The exit face (21) of the valve gasket (20), includes a depressed, beveled edge (28) which is angled at an angle from about 20 to about 90 degrees and preferably from about 30 to about 60 degrees from the exit face (21) of the valve gasket (20) as shown in FIGS. 4 and 5. This depressed, beveled edge (28) aligns with a corresponding raised, beveled edge (38) of the valve membrane (30) as shown in FIG. 7, so that the two components are constantly in intimate contact with each other as shown in FIG. 4. By angling the respective beveled edges (28, 38) of the valve gasket (20) and valve membrane (30) in the manner shown in FIG. 4, when an elongated cylindrical medical device is extended through the slits (26, 36) of the valve gasket (20) and valve membrane (30) respectively, the axial blood pressure acting on the hemostasis valve (10) generally converts that axial pressure to radial deformation of the valve gasket (20) stretching the valve membrane (30) about the valve gasket (20) producing a seamless pair of components, thereby producing a better “feel” for the clinician.

The second major component of the hemostasis valve (10) is the valve membrane (30), as shown in FIGS. 7 and 7A. It is designed to complement the valve gasket (20) and operate in coordination therewith to provide improved sealing for small guidewires. It is designed with a complementary shape to the shape of the valve gasket (20) such that the entry face (31) of the valve membrane (30) cooperates with the exit face (21) of the valve gasket (20), as shown in FIG. 4. Thus, the valve membrane (30) has a generally flat entry face (31) which is placed against the generally flat exit face (21) of the valve gasket (20).

The entry face (31) of the valve membrane (30) also includes the raised, beveled edge (38) of the valve membrane (30). This raised, beveled edge (38) of the valve membrane (30) is coordinated in shape with the depressed, beveled edge (28) of the valve gasket (20). It is angled with a complementary angle to the angle of the depressed, beveled edge (28) of the valve gasket (20). The outermost edge (39) of the beveled edge (38) of the valve membrane (30) preferably forms a raised portion corresponding to an outermost edge (29) of the valve gasket (20), as shown in FIG. 4. These complementary outermost edges (29, 39) assist in retaining the constant contact of the valve gasket (20) with the valve membrane (30) during medical procedures. Near the center of the valve membrane (30) is its slit (36), which is preferably placed in a perpendicular position to the position of the slit (26) of the valve gasket (20) as shown in FIGS. 3 and 6 when the valve gasket (20) and the valve membrane (30) are joined together as shown in FIG. 4. The slit (36) of the valve membrane (30) is preferably the same width as is the width of the slit (26) of the valve gasket (20). The slit (36) of the valve membrane (30) extends through the valve membrane (30) from its entry face (31) to its exit face (35), as shown in FIGS. 4 and 7. The thickness of the valve membrane (20) at this location is referenced by number 62.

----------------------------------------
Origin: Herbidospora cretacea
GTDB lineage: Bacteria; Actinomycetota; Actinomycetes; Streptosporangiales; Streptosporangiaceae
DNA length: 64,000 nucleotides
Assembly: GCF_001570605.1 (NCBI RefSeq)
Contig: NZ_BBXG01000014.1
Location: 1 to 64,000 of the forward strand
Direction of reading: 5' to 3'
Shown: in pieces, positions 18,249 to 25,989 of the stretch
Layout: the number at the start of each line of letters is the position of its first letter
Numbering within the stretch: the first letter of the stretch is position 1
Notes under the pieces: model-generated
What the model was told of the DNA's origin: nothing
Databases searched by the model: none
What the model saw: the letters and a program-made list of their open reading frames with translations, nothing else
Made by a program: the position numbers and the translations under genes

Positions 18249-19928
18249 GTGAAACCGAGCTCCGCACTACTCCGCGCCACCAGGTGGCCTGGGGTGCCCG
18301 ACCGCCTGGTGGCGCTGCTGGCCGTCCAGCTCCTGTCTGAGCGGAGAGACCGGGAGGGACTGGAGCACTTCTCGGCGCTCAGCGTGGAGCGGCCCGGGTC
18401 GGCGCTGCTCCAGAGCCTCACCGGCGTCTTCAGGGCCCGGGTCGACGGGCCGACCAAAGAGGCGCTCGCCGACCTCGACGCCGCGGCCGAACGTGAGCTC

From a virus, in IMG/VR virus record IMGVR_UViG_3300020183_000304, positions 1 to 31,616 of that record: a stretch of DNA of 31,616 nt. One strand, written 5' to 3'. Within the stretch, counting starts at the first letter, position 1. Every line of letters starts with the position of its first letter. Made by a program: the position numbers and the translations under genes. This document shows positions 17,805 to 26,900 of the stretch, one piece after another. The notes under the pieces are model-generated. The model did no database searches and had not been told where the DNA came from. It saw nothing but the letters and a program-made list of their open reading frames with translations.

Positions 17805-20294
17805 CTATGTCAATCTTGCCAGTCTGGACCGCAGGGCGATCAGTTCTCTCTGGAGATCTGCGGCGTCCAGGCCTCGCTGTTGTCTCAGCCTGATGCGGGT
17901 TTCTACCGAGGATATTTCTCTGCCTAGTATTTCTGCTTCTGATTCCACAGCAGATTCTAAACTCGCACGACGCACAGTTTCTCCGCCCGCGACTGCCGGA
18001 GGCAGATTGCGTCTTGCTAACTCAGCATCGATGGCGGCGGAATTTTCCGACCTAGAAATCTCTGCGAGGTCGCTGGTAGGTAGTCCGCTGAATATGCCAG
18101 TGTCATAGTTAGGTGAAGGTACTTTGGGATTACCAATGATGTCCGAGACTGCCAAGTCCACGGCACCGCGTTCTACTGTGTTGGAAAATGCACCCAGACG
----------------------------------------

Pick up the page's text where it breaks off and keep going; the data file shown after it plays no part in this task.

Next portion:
It is important that the valve gasket (20) be significantly thicker than the valve membrane (30) as shown in FIG. 4. In comparing the thickness of the valve gasket (20), referenced by 60 on FIG. 5, with the thickness of the valve membrane (30) referenced by 62 on FIG. 7, the important comparison is the distance between the respective entry faces (23, 31) and the respective exit faces (21, 35) as this is the location that the medical instruments pass through the hemostasis valve (10). The thickness of the valve gasket (20) referenced by 60 is preferably from about 0.05 in (1.3 mm) to about 0.15 in (3.8 mm) while the corresponding thickness of the valve membrane (30) referenced by 62 is from about 0.02 in (0.5 mm) to about 0.05 in (1.3 mm). Preferably the thickness (62) of the valve membrane (30) is at least about 20 percent of the thickness (60) of the valve gasket (20) and more preferably from about 20 to about 75 percent of the thickness (62) of the valve gasket (20).